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Centenary Trees project to commemorate end of First World War

The Minister for the Environment, Hannah Blythyn, has today announced a new tree planting project to mark 100 years since the end of the First World War, ahead of Armistice Sunday this weekend.
Friday 09 November 2018

Natural Resources Wales’ Centenary Trees project will feature creative tree planting to commemorate those who died during the War.

The project will also mark the centenary of the Forestry Commission, whose Welsh arm became part of NRW in 2013. A product of the 1919 Forestry Act, the Commission was created to replenish the nation’s timber, which was at an all-time low following the War.

The project aims to reach every community in Wales, including working with young people to rebuild their relationship with trees and emphasise the important role trees play in our lives. Planting is expected to begin in 2019 and will take between three and five years to complete.

The Welsh Government will be marking the centenary of the end of the First World War through its Cymru’n Cofio Wales Remembers 1914-1918 programme (external link).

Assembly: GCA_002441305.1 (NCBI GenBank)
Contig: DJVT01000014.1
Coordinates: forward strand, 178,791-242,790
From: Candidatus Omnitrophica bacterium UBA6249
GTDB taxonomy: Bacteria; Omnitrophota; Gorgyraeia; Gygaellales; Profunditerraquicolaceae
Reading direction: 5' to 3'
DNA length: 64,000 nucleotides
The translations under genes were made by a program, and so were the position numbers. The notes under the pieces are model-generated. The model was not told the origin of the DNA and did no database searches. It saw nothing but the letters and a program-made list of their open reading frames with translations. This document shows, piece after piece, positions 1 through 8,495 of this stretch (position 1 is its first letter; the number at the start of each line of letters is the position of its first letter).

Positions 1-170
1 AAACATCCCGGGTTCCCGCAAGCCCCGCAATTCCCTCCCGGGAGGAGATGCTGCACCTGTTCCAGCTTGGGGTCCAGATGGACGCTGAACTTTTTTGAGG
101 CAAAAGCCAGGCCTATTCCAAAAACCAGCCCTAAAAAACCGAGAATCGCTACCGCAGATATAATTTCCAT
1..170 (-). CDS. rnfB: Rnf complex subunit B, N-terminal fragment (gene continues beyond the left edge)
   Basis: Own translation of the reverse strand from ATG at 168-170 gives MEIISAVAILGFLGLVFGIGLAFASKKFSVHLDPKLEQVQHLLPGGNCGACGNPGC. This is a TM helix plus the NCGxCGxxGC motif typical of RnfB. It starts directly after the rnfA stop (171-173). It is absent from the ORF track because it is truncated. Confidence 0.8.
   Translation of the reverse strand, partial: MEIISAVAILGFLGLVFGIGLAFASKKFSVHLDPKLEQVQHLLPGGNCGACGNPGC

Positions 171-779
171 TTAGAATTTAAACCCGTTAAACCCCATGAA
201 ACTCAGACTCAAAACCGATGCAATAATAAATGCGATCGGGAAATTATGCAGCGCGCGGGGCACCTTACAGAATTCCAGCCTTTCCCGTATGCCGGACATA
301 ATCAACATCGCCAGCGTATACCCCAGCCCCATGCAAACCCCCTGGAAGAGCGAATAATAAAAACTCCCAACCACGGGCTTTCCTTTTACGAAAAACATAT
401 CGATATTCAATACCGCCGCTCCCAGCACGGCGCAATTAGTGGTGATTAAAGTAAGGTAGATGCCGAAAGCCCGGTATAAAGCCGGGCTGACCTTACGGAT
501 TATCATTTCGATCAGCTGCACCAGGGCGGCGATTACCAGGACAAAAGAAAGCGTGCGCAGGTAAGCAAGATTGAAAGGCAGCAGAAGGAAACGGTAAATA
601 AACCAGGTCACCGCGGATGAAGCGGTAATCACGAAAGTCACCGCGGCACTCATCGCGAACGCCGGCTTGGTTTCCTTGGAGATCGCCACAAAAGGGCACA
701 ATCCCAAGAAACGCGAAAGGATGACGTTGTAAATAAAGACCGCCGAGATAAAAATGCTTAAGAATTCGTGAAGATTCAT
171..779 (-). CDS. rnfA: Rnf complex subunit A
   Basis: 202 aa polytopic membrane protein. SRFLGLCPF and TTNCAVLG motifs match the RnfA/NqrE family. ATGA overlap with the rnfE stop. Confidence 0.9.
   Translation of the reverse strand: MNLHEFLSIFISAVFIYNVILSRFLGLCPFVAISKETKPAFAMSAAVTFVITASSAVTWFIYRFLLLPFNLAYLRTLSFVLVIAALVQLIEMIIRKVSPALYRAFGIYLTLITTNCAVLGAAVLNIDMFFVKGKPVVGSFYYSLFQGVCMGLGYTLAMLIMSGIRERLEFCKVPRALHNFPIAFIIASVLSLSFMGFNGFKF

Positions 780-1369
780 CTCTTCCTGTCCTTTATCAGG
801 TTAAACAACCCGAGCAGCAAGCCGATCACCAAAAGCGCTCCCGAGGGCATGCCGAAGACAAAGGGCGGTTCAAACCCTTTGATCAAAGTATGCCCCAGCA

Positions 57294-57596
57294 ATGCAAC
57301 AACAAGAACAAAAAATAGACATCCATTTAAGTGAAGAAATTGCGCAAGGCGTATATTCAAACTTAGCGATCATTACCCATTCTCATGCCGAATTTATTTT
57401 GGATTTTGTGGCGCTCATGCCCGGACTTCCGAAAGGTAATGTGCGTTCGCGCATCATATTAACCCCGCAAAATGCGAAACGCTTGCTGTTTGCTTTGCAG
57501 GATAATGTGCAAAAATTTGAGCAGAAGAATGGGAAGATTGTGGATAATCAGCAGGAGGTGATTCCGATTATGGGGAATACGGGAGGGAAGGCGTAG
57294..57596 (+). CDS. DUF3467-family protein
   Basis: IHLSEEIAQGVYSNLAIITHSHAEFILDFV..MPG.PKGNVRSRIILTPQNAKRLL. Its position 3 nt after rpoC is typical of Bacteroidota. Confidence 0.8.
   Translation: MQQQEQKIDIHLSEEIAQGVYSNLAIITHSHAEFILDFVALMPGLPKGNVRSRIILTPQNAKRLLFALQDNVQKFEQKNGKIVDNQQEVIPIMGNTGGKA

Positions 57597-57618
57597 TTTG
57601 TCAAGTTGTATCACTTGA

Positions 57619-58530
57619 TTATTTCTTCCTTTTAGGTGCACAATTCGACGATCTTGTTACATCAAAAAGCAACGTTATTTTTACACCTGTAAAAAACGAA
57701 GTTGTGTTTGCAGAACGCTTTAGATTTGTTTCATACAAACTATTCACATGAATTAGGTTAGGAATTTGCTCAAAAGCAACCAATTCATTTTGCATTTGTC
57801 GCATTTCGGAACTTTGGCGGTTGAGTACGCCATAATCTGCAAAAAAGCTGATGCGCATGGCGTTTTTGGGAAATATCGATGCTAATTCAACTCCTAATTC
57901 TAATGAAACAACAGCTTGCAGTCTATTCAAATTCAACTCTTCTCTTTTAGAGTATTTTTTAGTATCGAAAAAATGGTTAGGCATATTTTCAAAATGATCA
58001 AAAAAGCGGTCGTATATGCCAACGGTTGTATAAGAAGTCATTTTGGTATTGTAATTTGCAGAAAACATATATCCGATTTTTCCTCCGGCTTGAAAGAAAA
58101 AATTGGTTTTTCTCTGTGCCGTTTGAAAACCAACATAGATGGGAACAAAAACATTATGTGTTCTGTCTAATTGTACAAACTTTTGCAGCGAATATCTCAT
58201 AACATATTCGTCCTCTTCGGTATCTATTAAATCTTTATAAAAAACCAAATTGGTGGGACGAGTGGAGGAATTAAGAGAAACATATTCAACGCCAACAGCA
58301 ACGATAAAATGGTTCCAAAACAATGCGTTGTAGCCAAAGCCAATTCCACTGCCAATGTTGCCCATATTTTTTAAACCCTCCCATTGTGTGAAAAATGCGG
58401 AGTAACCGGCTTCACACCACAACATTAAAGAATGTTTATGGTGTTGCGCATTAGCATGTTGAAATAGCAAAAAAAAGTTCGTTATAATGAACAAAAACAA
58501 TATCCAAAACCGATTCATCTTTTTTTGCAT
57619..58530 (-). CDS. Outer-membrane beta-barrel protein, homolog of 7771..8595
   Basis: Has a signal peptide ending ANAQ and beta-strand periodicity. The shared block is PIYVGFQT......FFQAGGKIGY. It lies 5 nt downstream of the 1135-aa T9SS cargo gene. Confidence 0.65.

Hannah Blythyn said:

“This year we mark the centenary of the end of the First World War, which tragically cost the lives of more than 40,000 Welsh soldiers.

“One of the other outcomes of the War was the impact on our tree population, which fell dramatically because of the need for timber for the War effort.

“In Wales, trees benefit our economy through our timber trade and provide recreational activities that are good for our health and well-being. They help reduce the risk of flooding, improve water quality, lock up carbon from the atmosphere and are home to much of our wildlife.

“Trees are also vital to human life, providing us with the oxygen we need to breathe. It is therefore fitting we mark the centenary of the First World War, which caused so much death and destruction, by planting many more new trees, which will  help sustain life for generations to come.”

Clare Pillman, Chief Executive of Natural Resources Wales, said:

“Rebuilding the forests after the war took an army of people, many of whom returned from the war with the skills and knowledge of the land.

“The sacrifice of so many who did not return is something we should never forget. This is why we want to engage with the people of Wales so that future generations can benefit from a lasting act of thanksgiving and remembrance.

“Trees have a special place in the lives of communities now, just as they did in 1918, and will in 2118. NRW is looking to support communities across Wales to explore their relationship with trees and the benefits they bring now and in the future.”

 

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Environment and countryside 09 November 2018 Mid Wales North Wales South East Wales South West Wales
 
 

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